Let us have a glimpse of Dogra’s reign of terror in Kashmir. To stifle the Kashmiri’s fighting spirit, the Dogra punished even Kashmiri children who played with fork-slings (ghulail) and stones. Under the Dogra rule, the Kashmiri were treated no better than beasts of burden.
Instead of donkeys and horses, Kashmiri Muslims were used to transport goods across Gilgit, Leh and Skardu. They carried luggage on their backs across glaciers as high as 17,000 feet. Thousands of them perished along the way each year owing to frostbites, fall from a precipice, and hunger or sickness.
The Dogra caravans were not humane enough to stop for a while in the snowy passes to look after the injured porters (or ‘human beasts of burden’). Besides performing the forced labour, Kashmiri had to pay heavy taxes.
The whole of their produce was confiscated by the dogra. Little was left for tillers and their children to eat. On every item, the oppressed Kashmiri had to pay multiple taxes, for example, shawls. Not only the shawl-makers were taxed, but also the other intermediaries like importers of pashmina (wool) from Ladakh, and storekeepers, whether wholesalers or retailers.
The regressive revenue system resulted in famine during the winter of 1877. People began to die of starvation. Instead of releasing grain stocks from the royal go-downs, the maharajah’s constabulary drowned the starved, crying people in the Wullar Lake. Saraf writes: “Whole boat-loads of starving people have been conveyed by the Maharajah’s officials to the Woolar Lake, and there drowned”.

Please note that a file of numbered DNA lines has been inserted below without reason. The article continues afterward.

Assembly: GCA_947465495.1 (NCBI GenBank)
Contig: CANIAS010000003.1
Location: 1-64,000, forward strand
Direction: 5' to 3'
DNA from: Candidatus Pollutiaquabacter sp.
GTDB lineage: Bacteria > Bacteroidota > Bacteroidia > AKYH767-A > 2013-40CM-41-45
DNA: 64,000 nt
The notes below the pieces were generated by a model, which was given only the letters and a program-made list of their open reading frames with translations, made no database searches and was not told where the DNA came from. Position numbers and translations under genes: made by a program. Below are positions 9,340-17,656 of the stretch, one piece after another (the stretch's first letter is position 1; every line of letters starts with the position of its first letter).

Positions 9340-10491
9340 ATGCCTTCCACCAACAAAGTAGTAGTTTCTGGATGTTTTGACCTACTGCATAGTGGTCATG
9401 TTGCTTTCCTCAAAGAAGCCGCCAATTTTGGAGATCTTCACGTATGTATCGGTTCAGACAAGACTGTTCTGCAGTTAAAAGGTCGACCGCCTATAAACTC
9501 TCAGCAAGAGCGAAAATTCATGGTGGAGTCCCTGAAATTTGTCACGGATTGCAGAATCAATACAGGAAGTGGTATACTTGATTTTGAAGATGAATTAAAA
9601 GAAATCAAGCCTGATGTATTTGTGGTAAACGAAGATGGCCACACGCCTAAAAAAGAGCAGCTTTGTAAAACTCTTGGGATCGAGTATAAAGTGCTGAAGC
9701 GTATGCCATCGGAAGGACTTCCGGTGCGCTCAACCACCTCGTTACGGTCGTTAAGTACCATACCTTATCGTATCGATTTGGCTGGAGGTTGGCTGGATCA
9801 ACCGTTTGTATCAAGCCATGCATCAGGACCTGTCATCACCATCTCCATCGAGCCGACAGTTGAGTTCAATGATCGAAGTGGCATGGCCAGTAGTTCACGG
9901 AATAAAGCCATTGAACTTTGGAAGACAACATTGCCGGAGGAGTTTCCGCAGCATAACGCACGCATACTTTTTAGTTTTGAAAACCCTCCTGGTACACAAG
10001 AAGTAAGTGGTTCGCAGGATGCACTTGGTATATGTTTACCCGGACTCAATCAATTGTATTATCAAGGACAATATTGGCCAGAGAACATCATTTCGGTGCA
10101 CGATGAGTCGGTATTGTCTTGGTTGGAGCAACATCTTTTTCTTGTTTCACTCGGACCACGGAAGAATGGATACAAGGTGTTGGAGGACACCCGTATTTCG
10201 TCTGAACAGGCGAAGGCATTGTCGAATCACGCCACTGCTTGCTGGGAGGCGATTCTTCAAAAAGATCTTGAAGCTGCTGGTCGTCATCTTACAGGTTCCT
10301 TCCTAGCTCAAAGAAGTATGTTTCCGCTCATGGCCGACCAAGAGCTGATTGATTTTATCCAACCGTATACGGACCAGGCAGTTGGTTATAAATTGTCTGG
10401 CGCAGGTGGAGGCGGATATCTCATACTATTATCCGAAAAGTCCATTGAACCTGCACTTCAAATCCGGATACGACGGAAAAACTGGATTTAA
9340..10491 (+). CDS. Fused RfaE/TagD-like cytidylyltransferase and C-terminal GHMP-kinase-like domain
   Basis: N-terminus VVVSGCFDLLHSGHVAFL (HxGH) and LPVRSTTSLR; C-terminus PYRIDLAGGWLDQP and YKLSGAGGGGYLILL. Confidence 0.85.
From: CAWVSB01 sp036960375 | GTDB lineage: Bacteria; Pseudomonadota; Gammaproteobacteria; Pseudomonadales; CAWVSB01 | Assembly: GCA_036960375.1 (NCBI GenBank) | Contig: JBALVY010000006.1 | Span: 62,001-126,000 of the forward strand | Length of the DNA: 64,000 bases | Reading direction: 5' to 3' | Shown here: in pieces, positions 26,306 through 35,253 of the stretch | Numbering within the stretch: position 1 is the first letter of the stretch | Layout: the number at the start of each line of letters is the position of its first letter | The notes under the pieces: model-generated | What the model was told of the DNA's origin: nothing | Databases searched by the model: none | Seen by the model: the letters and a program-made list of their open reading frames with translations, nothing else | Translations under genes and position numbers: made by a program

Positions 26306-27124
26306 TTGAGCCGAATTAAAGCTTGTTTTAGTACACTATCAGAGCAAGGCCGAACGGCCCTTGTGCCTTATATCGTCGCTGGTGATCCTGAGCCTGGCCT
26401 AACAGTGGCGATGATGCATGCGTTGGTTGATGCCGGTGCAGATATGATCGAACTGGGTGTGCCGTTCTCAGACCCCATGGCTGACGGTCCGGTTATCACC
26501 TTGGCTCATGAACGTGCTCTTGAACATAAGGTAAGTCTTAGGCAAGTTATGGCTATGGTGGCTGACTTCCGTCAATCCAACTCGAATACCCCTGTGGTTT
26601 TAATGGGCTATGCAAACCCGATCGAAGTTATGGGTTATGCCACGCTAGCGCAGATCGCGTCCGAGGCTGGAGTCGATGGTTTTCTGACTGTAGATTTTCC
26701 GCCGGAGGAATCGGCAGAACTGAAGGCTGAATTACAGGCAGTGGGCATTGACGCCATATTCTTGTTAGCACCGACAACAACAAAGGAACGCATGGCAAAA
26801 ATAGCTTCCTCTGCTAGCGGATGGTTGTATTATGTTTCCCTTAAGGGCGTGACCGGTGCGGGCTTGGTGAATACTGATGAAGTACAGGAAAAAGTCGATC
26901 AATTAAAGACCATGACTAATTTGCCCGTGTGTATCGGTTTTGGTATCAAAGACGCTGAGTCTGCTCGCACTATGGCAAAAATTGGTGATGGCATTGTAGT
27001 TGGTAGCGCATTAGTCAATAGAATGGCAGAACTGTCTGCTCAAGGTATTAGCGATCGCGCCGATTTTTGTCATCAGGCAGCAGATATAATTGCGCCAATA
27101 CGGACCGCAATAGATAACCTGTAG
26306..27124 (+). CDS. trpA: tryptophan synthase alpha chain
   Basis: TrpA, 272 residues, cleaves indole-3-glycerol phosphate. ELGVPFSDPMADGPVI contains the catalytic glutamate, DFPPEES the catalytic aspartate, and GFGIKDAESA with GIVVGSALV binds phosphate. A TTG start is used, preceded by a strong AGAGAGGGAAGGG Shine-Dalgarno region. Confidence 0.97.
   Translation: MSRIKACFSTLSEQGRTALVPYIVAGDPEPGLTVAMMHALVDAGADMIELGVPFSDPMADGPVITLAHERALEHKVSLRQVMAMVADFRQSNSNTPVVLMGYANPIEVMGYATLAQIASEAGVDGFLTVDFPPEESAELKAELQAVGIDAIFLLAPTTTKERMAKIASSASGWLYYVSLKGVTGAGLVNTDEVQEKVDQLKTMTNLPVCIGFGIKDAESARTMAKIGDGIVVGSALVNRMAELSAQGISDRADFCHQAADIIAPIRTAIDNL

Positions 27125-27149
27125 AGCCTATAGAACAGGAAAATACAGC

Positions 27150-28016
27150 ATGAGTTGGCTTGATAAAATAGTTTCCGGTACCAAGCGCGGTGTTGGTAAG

Historical lessons do not apply to Kashmir
The reign of terror by Indian forces (now estimated at about nine lac regulars and security personnel) who replaced the maharajah’s constabulary on October 27, 1947, is no less gruesome.
International human rights organisations, as well as India’s National Human Rights Commission, have brought into limelight the Kashmiri’s mysterious disappearances, their custodial deaths, and countless rapes of hapless Kashmiri women.
Like the Dogra, Indian rulers are mercilessly exploiting Kashmiris’ economic resources. The bulk of locally-generated electricity is being diverted to Indian states. The tourism industry is in shambles. Highly – educated people have no jobs. With no inflow of tourists, the shopkeepers have no business.
Unlike the occupied Kashmir, all the socio-economic sectors in Azad Kashmir are progressing by leaps and bounds.
Toynbee’s Challenge and Response Theory suggests that if the challenge is too strong, a nation becomes apathetic. Ibn-e-Khaldoon’s asabiya (spirit of national cohesion) also suggests that a nation’s spirit is likely to be smothered by a challenge that is too heavy.
Historical lessons do not apply to Kashmiri’s struggle. Neither Indians nor the Dogra could gag them. The struggle for freedom has continued unabated.
The lesson from Kashmiris’ struggle for freedom is that repression or palliatives like elections in occupied Kashmir are no good. The Kashmiri wants “freedom”. Their group instinct is `resistance’. But they need to learn from peaceful resistance movements like the Occupy and the Precariat.
Read more: Can Kashmiris Liberate Kashmir?
Mr Amjed Jaaved has been writing freelance for over five decades. He has served the federal and provincial governments of Pakistan for 39 years. His contributions stand published in the leading dailies and magazines at home and abroad (Nepal. Bangladesh, et. al.). He is the author of eight e-books including The Myth of Accession. The views expressed in the article are the author’s own and do not necessarily represent the editorial policy of Global Village Space.